1. To document the status of women and gender issues in SSF in different contexts
2. To encourage women and gender research and international publications
3. To build on the SSF guidelines to develop a policy agenda dedicated to women and gender
– Recognition of and opportunities for fisheries labor and capacity development (access to training, technology, credit,…)
– Human rights, equity and equality: women and access to resources, women and sea tenure, women and access to markets and marketing resources
– Women well-being: education, food security, occupational safety and health, violence and women in fisheries
– Women and governance: women participation in the decision making process related to resources management, establishment of women’s autonomous organizations (role, actions, limits and opportunities)
– Gender sensitive public policies (recognition and inclusion of women needs and gender equity and equality related issues)
– Women’s responses to extreme events and environmental changes
1. Write a landmark paper on women and gender in SSF reviewing available quantitative data to document the importance of women in fisheries and providing a meta/cross-cutting analysis on issues of interest, making use of available material from case-studies.
2. Publish internationally as much as possible of available ‘stories’ about women and gender in SSF reflecting on key issues.
3. Develop a policy agenda for women and gender in SSF building on SSF Guidelines
|Timeline / Work plan||
1. Collection of stories from available documentation (templates to be provided)
2. Writing of the keynote paper
3. Publication of new research, cases-studies
4. Publication of policy agenda
|How to contribute||
5. Write cases you know from past or present research and submit it using the online form
6. Encourage colleagues to contribute information
7. Suggest other ideas and deliverables that you would like to see in the cluster
8. Complete the SSF profile in ISSF either online or use the fillable form and email it to email@example.com. We don’t expect that you will have all the required information. Please consult colleagues or literature as necessary.
Katia Frangoudes, Université de Bretagne Occidentale (UBO), France
Siri Gerrard, The Arctic University of Norway (UiT), Norway
Danika Kleiber, Pacific Island Fisheries Sciences Centre, Joint Institute for Marine Atmosphere Research, Honolulu, USA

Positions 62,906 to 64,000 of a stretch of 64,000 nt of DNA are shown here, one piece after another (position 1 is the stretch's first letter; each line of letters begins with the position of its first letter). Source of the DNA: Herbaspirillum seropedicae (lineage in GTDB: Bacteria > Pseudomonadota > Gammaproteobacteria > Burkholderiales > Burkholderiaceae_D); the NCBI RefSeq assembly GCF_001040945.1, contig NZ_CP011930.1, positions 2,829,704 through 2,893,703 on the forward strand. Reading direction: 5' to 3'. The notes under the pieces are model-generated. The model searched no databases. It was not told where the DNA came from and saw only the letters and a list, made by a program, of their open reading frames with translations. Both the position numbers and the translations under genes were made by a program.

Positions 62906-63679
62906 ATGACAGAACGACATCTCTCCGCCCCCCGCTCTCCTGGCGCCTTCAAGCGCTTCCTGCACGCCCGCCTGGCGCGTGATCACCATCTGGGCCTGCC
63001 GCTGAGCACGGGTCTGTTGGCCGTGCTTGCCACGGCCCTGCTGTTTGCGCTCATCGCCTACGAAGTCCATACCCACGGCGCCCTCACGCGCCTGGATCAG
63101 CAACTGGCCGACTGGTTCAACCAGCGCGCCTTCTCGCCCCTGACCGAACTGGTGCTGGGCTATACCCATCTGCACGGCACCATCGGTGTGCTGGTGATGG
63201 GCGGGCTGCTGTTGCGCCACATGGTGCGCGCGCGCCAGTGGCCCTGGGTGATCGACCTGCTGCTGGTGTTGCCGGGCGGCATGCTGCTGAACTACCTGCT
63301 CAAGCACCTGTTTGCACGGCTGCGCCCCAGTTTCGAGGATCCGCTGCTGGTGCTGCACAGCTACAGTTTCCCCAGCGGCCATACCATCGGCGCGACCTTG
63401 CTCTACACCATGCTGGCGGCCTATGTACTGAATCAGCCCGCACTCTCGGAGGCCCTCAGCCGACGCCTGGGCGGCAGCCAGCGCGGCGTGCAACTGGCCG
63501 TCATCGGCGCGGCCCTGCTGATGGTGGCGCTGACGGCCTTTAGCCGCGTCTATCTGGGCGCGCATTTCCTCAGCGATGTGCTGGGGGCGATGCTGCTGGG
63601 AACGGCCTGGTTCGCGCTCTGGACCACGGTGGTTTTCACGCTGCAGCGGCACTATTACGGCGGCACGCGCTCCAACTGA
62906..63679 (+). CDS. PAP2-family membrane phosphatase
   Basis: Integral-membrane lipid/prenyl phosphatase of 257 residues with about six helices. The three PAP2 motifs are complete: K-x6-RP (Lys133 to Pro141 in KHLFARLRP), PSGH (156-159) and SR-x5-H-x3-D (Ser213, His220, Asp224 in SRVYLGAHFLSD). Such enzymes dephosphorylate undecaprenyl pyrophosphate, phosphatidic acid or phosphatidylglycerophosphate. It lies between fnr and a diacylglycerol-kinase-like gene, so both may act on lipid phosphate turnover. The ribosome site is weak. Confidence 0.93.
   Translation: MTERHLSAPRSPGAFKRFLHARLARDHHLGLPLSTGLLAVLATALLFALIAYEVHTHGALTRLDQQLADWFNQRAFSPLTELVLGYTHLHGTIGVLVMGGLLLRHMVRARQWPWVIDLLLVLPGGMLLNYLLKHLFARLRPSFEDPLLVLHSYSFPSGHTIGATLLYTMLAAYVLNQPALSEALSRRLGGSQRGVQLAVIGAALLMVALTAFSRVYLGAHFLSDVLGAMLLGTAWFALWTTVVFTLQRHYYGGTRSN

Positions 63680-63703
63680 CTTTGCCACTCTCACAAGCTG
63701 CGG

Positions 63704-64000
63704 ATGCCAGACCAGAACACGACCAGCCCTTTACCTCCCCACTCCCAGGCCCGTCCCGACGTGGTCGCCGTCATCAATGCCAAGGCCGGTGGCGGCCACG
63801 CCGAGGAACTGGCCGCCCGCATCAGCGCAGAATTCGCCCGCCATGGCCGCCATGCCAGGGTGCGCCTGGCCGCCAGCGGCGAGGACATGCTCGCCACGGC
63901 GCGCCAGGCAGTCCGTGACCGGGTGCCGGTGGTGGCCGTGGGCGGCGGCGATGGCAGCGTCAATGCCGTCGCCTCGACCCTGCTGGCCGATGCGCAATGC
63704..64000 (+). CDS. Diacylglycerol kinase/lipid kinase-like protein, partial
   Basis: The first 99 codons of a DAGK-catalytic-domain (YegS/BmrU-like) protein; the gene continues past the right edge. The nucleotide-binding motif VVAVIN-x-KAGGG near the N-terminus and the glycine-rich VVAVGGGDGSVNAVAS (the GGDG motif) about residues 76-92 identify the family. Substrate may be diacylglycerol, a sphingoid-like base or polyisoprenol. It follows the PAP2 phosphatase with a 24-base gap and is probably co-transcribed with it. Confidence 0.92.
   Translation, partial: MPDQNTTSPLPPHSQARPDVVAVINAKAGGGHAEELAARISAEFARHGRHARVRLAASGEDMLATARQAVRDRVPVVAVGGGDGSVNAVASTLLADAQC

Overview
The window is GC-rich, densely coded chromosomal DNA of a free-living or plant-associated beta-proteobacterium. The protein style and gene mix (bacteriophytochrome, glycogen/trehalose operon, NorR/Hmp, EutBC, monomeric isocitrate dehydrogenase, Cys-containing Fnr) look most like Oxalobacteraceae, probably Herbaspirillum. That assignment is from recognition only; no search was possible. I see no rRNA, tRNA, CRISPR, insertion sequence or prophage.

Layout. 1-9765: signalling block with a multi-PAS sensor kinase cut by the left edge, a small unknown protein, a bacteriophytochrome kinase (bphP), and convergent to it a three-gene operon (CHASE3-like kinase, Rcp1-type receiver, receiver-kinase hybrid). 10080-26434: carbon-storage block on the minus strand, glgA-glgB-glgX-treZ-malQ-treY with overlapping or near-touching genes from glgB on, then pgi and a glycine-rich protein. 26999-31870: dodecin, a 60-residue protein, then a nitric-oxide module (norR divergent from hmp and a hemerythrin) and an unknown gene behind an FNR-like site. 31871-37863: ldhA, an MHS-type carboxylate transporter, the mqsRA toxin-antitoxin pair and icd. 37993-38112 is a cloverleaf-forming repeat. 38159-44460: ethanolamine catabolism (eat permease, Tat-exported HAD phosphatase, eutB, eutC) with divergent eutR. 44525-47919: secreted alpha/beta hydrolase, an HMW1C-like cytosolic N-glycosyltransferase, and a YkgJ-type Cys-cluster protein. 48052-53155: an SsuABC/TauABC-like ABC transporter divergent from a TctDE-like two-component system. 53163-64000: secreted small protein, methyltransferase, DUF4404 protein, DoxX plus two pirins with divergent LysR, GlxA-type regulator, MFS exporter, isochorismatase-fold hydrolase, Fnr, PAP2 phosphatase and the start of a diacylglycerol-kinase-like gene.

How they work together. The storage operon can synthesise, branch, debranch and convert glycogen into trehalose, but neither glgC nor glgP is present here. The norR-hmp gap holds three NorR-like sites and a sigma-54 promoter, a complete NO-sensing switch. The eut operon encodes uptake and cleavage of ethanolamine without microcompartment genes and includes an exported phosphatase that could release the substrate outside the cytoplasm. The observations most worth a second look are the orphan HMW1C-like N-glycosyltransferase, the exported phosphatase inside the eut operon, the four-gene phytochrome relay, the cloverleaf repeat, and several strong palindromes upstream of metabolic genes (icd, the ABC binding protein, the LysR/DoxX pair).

"Women are an important agent of small-scale fisheries/aquaculture where they accomplish different tasks from pre-harvesting operation to first sale and administration. Post-harvest handling, processing and sale are often under the responsibility of women. In capture fisheries, women are mainly involved in harvesting fish, shellfish and others species on or near to the shore. They rarely use boats because is requires investments and access to credit that is not so easy for them to acquire. There are also cultural barriers as well as legal barriers for access to resources. But this can be different from place to place. In some West African countries women are often boat owners besides being the main vendors of fish. Women participation in production is more important in inland fisheries and aquaculture than in marine fisheries. In poverty and subsistence contexts, women go fishing to sustain their livelihoods and for food security.
.Women involvement in fisheries is poorly documented in statistics as their contribution is most often not recognized economically and administratively. According to FAO (State of World Fisheries and Aquaculture, 2012) women represent 50% of the workforce in inland fisheries and 60% of seafood is marketed by women in Asia and West Africa. SOFIA 2016 states that “it is estimated that women account for more than 19% of all people directly engaged in fisheries and aquaculture primary sector in 2014”. And among them, a vast majority if not all, is found in small-scale fisheries (SSF). But, because of the lack of recognition of their role and because of gender related inequality and inequity that prevail in society, their needs are far from being addressed and are insufficiently studied. The cluster 'Women and Gender' aims at filling this knowledge gap and addressing the issue at the policy level.
.The Voluntary Guidelines for Securing Sustainable Small-Scale Fisheries in the Context of Food Security and Poverty Eradication (SSF Guidelines) is the first international document recognizing women contribution in fisheries and calling for Gender equity and equality. Gender equity and equality is the fourth guiding principle of the SSF Guidelines. The inclusion of gender equity and equality in the guidelines is important and the cluster 'Women and Gender' is aiming to contribute to the implementation process of the SSF Guidelines by collecting examples from around the world about women equity and equality in SSF, identifying barriers, challenges and opportunities in such a way to highlight the approaches that can be used to implement gender equity and equality.
.We are currently calling for contributions for a special issue on Women and gender in fishery-related work and communities. In addition, we are documenting women and gender issues by gathering and questioning knowledge on gender relations in SSF in different parts of the world through an online survey. For more information about the call for contribution, survey and other ways to participate in the cluster, see the "How to contribute" section below.